the original tires that Suzuki puts aon are made to manufacturers spec, which is slightly less tread depth

I would not replace with an oem spec tire, same model but not oem spec will have longer tread life
 

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Thinking of using the angled valve stem for easier air pressure readings, any problems with those?
They are a brilliant idea. I installed them years ago and they are so much easier to check tyre pressures at the gas station and have never failed. Install them pointing right for ease of use while on the side stand.

I gave up fitting tyres years ago. Too many skinned knuckles. The bike shops have the best equipment and may fit for free if you twist their arm. New tyres are especially difficult to fit, especially on cold days. Leave them in the hot sun for a few hours if possible.

Me? I'm happy to pay extra for fitting and balancing but I guess not everyone has a bike shop conveniently nearby. It comes down to how much would you spend on equipment that is nowhere as good as theirs and how often would you use it?
 

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Discussion Starter #14
Valve stem opening size?

What about using Dyna beads and or ride-on with right angle valve stems?

Trying to get all things in place, went with Shinko 705, needed extra scratch for the tools
 

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Valve stem opening size?

What about using Dyna beads and or ride-on with right angle valve stems?

Trying to get all things in place, went with Shinko 705, needed extra scratch for the tools
All cars/motorcycles have the same valve stem size and thread.
I've never used dyna beads - contributors here seem to have varying opinions on their value.
Shinko 705's are widely recommended here.
 

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I prefer short straight valve stems, they are the sturdiest and least likely to fail as they are not pushed from the side, get a right angle pressure gauge instead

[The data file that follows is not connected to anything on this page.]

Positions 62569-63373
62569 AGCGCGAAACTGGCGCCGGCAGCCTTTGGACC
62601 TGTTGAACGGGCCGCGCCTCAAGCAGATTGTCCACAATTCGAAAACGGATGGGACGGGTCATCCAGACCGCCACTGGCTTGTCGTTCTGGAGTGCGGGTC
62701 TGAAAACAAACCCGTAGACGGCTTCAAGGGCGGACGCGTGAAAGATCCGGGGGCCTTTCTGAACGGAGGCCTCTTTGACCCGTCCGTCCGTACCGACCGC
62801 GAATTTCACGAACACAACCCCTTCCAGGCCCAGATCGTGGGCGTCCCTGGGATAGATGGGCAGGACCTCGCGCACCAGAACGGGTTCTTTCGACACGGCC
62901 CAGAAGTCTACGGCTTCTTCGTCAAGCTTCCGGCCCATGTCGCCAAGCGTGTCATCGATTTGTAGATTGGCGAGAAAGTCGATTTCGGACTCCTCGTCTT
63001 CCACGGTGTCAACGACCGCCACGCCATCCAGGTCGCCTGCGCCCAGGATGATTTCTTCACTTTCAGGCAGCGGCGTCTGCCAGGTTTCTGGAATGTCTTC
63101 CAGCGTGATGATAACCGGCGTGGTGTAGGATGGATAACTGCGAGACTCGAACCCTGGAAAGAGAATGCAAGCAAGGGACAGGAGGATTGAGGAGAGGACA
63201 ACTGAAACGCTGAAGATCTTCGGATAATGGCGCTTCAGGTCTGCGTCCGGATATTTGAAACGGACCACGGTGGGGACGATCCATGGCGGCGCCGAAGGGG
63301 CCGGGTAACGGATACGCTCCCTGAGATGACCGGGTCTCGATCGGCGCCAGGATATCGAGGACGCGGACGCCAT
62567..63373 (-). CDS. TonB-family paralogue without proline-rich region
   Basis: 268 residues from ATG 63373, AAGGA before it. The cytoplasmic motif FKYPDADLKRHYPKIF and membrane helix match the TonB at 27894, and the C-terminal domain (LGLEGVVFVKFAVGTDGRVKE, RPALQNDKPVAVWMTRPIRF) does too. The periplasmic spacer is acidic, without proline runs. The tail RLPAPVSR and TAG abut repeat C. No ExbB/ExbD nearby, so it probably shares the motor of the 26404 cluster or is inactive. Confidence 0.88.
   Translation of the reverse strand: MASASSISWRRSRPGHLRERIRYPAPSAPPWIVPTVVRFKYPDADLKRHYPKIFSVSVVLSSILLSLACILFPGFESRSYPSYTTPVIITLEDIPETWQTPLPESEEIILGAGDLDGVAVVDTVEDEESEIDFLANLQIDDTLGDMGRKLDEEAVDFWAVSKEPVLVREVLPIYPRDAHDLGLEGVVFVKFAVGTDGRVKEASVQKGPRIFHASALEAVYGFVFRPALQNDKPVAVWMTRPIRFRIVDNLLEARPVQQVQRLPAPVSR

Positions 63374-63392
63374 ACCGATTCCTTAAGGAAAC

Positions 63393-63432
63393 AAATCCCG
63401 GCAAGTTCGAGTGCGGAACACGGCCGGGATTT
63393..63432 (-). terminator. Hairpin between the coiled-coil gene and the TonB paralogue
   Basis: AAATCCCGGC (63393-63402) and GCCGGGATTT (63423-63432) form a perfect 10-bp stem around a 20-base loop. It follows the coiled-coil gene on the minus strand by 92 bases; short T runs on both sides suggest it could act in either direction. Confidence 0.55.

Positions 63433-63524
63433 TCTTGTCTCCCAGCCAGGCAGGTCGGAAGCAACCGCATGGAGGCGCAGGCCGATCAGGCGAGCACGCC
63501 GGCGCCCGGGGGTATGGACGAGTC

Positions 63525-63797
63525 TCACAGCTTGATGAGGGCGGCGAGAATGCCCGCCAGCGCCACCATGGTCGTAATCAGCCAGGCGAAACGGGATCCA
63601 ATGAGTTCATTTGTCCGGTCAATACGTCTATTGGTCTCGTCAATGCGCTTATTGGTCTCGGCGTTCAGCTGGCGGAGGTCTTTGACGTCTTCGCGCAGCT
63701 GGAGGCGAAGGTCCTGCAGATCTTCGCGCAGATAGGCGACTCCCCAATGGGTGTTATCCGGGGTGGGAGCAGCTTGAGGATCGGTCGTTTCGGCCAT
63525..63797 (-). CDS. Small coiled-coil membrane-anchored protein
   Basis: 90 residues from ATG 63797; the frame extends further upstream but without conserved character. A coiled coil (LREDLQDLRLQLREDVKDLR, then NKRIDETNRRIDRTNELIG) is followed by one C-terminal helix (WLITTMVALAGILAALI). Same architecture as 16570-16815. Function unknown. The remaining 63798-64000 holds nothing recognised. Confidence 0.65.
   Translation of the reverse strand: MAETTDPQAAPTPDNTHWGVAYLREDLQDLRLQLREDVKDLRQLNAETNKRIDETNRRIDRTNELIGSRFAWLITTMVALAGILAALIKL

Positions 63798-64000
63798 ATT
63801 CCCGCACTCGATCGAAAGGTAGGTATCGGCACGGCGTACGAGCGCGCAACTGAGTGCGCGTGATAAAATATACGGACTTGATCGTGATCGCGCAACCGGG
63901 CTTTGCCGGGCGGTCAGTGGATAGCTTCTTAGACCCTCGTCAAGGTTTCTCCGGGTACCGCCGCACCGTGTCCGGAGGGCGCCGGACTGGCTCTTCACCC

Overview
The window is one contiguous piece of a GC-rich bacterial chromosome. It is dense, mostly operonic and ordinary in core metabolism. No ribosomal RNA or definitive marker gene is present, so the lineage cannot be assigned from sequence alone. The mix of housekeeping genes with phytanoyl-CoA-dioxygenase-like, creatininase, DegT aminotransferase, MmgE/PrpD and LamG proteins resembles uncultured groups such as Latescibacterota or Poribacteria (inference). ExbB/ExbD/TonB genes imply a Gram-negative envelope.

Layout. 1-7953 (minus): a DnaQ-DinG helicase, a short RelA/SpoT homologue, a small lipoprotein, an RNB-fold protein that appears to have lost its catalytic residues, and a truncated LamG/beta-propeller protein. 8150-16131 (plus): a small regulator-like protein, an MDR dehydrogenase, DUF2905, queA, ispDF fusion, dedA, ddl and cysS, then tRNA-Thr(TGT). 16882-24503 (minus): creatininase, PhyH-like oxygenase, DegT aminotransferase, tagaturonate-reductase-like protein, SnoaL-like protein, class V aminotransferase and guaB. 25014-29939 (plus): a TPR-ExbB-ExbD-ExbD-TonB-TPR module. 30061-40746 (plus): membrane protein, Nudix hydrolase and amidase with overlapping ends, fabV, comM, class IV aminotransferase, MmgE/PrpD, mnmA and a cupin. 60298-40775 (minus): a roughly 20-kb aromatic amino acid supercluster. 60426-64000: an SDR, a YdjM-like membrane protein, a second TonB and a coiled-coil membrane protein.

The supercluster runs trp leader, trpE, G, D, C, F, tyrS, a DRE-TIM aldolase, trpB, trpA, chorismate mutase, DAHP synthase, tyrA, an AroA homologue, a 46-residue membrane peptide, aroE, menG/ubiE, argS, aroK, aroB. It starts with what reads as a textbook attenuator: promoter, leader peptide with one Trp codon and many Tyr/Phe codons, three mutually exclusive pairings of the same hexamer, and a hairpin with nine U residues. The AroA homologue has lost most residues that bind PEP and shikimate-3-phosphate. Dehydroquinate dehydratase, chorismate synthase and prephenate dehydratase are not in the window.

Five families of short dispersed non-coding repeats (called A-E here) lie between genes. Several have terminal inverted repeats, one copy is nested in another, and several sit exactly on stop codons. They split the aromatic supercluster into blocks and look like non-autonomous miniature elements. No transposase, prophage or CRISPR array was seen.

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Discussion Starter #17
Can ride-on for ATV's can be used in a motorcycle tire? I've seen some online discussions that it is a marketing scheme to extract money form us and the tire doesn't know the difference.

I don't go over 80 anyway, what do you think
 

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Can ride-on for ATV's can be used in a motorcycle tire? I've seen some online discussions that it is a marketing scheme to extract money form us and the tire doesn't know the difference.

I don't go over 80 anyway, what do you think
I have the same question. It is a lot cheaper. I bought the motorcycle version because the local Cyclegear store had it in stock, and I wasn't sure.
 

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Can ride-on for ATV's can be used in a motorcycle tire? I've seen some online discussions that it is a marketing scheme to extract money form us and the tire doesn't know the difference.

I don't go over 80 anyway, what do you think
I have no idea. I buy the motorcycle version.

Here's what Ride-On says:

Q. Are all of your formulas the same sealant (interchangeable) and just packaged differently?

A: No. We currently produce nine distinctly different formulas. All of our Ride-On TPS formulas are very different products. Each has been designed and engineered to provide you with the maximum performance in sealing and balancing capabilities for its intended application; i.e. Auto, Motorcycle, Commercial, ATV, Motoscooter etc.
For example, the differences between our Motorcycle and Auto formulas, the different shapes of the tires (flat vs. cupped/rounded), the differences in acceleration, and the differences in suspension dynamics, all play a crucial role in how these different formulas perform and why they have been engineered in a manner that is application specific. As another example our ATV sealant is rather viscous with rubber particles, which may create a severe vibration/balancing issue if it were to be installed into your Auto and/or Motorcycle tires. Furthermore, the ATV product is designed to seal larger punctures in off-road only tires.

In summary, we categorically do not recommend that you substitute one of our formulas for another. For optimum performance, we recommend that you buy the correct sealant for your intended application.



YMMV
 

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Although their website stipulates against cross use logic says that this is the same product packaged differently for commercial reasons - it is always the same colour for goodness sakes!

I can see the need for a different quantity in a larger cavity but it HAS to be an identical or similar formula.

The manufacturer of a widely distributed across-the-counter painkiller here was recently sued by the government run consumer protection agency for releasing a whole range of more expensive painkillers, each targeting a specific ailments like toothache, period pain, back pain, arthritis etc, for a greater price. The consumer protection agency found that ALL those products had the same active ingredient and were therefore effectively identical. The courts agreed and they were shamed and fined.